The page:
Well, in 2019 we will have 100 years of Versailles aka international criminal law. Whether we call it law or war does not make a big difference. A war without end and the base of what you describe. But what would have happened without the US in Europe? Austria still alive and kicking? Would we all be memberstates of that empire?

    • ClausewitzTheMunificent

      Debatable as to whether Versailles (1919) really represents the beginning of international criminal law for 2 reasons. 1) It was not a negotiated settlement, but a settlement imposed on the losers, in which only wrongdoers on one side were condemned – moreover, this involved asking the other country to prosecute, and 2) Why choose 1919 when could one just as well choose Versailles 1814 or even many other dates in which international judicial agreements were made in the immediate post-war period?

      • Fritz123

        Well, maybe we could say modern international criminal law and the Leipziger Prozesse were some sort of victory of the German diplomacy over Versailles. The Rome statut is negotiated more of less by the big powers over the weak. Ok, ISIS is strong in the moment but — on the risk of saying something very stupid — what is the difference between ISIS and the way wars were fought in the 30 years before 1648? Maybe what we do is some sort of legal colonialism? Maybe they are not bad, but slow. As I said, on that risk, and I am not shure but maybe there is a problem. Friction, see Kenya.

        • ClausewitzTheMunificent

          I’m sorry I’m replying so late, but I just now saw your comments. I have learned much that I did not know before. Thank you! In particular, I was not aware of the details of the Leipzig process which as you say was quite abnormal for the preceding period. Then again, I was not quite sure what your point was, and I see now that my points were off the mark – you were not trying to imply anything about “good” or “bad” justice (which is an interesting discussion of itself) I also agree that the Rome Statute and interventionism (mostly Western of late but also during the Cold War) is a form of imperialism. Of course it is! It’s designed to be: a way of projecting the power of the Dominant state and threatening other leaders. What you say about ISIS is also correct, but ISIS is not a state agent, so I think better examples would be the NATO operations in Libya and Syria, which were completely determined by Realpolitik and supported by the usual crowd of useful idiots. Moreover, On a side note, I am not entirely convinced that ISIS appeared from nowhere – it is a very useful excuse to invade other countries.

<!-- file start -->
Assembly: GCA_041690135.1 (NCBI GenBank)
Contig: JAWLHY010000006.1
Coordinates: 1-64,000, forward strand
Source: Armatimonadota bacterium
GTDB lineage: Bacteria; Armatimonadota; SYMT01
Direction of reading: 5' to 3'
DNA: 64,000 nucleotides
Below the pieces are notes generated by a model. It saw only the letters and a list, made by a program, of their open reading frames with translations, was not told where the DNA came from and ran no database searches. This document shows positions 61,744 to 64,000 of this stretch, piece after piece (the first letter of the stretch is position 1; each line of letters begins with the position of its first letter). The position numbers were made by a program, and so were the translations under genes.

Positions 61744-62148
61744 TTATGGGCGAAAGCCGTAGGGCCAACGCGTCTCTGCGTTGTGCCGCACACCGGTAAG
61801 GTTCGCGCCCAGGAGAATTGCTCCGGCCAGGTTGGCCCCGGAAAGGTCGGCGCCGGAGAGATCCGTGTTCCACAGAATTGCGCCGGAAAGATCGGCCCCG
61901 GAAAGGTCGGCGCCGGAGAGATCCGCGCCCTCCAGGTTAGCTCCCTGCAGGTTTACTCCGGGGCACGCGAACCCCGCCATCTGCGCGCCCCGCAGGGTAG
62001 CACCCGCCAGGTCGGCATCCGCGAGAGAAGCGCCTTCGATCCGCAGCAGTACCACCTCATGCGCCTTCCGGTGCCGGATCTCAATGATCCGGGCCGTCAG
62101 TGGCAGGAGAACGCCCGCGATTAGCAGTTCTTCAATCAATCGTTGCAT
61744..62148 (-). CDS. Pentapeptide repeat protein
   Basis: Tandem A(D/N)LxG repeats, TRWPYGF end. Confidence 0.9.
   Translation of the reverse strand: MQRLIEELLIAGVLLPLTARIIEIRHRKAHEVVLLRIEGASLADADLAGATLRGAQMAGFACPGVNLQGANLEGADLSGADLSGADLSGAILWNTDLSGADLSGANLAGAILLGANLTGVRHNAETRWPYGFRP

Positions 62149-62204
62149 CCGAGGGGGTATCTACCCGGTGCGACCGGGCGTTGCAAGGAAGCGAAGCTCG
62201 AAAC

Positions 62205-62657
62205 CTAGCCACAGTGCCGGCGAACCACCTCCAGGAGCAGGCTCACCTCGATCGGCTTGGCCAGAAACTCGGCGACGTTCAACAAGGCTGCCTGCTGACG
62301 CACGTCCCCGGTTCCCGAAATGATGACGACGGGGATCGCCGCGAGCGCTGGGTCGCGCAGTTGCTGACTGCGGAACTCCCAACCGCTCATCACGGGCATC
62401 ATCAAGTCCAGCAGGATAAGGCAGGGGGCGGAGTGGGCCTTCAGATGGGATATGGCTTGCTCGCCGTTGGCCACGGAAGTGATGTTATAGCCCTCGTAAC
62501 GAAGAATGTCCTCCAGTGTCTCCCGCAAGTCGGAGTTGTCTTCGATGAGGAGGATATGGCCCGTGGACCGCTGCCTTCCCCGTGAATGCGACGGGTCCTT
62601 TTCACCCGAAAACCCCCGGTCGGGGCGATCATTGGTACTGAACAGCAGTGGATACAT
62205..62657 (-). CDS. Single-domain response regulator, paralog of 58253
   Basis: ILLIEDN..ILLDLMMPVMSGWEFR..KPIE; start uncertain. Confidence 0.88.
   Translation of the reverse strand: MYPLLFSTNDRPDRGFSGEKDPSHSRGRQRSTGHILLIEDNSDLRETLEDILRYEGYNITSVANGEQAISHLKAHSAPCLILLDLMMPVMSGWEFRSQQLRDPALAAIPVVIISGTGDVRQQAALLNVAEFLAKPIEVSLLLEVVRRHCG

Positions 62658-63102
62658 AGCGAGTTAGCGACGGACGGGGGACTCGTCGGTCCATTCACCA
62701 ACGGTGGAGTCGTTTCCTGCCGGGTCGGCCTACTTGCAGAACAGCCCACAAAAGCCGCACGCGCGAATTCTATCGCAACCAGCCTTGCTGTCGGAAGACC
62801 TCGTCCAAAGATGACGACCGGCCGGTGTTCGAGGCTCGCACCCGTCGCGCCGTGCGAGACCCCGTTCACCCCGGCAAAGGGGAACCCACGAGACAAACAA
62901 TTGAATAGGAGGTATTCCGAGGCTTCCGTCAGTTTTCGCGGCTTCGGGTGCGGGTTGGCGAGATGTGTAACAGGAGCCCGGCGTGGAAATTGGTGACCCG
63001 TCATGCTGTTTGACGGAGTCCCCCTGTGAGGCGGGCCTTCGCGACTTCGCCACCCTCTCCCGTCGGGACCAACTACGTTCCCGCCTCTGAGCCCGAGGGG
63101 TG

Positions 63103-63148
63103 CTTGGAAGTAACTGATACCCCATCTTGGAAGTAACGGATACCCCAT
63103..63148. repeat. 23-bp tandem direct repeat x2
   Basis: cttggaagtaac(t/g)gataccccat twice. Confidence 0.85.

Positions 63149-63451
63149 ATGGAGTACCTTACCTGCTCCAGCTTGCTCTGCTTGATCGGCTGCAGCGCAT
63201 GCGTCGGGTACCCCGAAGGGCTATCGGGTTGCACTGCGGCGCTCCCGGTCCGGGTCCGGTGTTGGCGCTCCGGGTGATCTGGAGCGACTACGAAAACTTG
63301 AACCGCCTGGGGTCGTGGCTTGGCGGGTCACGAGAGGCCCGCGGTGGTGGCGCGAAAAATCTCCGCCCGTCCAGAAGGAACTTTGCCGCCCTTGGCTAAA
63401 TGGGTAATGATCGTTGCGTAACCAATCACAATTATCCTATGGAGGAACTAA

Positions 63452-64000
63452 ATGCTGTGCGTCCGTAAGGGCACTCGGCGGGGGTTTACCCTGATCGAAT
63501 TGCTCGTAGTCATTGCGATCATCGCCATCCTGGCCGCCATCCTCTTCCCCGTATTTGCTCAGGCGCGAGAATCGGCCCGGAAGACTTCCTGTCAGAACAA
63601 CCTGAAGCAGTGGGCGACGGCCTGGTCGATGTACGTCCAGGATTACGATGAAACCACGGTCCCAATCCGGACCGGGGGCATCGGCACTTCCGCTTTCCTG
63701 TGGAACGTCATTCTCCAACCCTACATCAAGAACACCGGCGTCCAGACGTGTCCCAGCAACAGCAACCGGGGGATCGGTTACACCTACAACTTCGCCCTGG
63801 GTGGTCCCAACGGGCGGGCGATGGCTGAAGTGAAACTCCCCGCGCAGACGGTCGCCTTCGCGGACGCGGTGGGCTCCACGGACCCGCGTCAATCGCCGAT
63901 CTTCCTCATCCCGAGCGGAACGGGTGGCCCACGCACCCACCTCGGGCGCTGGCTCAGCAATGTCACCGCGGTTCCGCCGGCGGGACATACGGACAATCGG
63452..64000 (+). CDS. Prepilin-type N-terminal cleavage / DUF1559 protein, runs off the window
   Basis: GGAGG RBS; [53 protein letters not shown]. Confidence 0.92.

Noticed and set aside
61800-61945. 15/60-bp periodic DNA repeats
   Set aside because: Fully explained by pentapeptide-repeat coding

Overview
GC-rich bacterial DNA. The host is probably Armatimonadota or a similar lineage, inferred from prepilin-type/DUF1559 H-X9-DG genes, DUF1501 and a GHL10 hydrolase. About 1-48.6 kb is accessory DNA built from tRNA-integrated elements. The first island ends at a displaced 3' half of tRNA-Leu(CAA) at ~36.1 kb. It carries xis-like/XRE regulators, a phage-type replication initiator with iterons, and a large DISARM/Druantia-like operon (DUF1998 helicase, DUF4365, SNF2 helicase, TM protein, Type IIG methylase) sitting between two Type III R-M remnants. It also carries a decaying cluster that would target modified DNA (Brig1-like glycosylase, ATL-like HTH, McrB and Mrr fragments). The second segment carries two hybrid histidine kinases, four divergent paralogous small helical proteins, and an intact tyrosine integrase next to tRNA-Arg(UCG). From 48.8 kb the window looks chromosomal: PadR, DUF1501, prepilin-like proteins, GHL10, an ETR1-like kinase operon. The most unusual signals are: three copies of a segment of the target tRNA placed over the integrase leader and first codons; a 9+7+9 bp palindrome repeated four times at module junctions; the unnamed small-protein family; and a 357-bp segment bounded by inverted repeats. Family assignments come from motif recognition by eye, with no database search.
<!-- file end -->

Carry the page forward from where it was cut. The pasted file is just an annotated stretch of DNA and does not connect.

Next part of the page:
• Fritz123

            I read the Leipziger cases, they are not many, and there is the distiction between international crimes and international illegal acts. Less is maybe more anyway. Lets start with… But I also found by accident that treaty between Sveden and Russia of 1721 with a nicenst example of such an amnesty that was common upto Versailles in the learnt German scientific community. IMHO anything else just makes the war longer. War as in enemy etc. Maybe 2019 is a good date to discuss in in extenso.

        • ClausewitzTheMunificent

          Absolutely, it gives power, to large countries to bully smaller countries, intervene in them, generally makes them easier to control. This is why I think it is a sham, much like “Human Rights” is used as an excuse to fund opposition forces in unfriendly countries.

          • Fritz123

            Kasachstan is the darling number one today. A lot of cotton?

          • ClausewitzTheMunificent

            Heh, just saw David Cameron was in the country after calling for an EU from the Atlantic to the Urals. Sounds scarily like the Third Reich vision, whose living space was to stretch to Archangelsk!

          • Fritz123

            From pariah to partner…..? See also Whiterussia and Hungary. The space of freedom and security…….

      • Fritz123

        Anyway, what people actually do in future out of their free will, what they really lean from the past, is allways more important than storymaking over the past IMHZO. Hope it makes sense in English. Itr is interesting to see the difference between the Brtish and the French approach to penal law after WWI and armies can do what they want to enforce discipline in the own ranks anyway. In general maybe less law is much more.

        • ClausewitzTheMunificent

          I agree about the last statement. But the British and French are special cases, because of their huge Empires. No other European country had any reason to get involved in “International Law” because they didn’t have control of other parts of the world.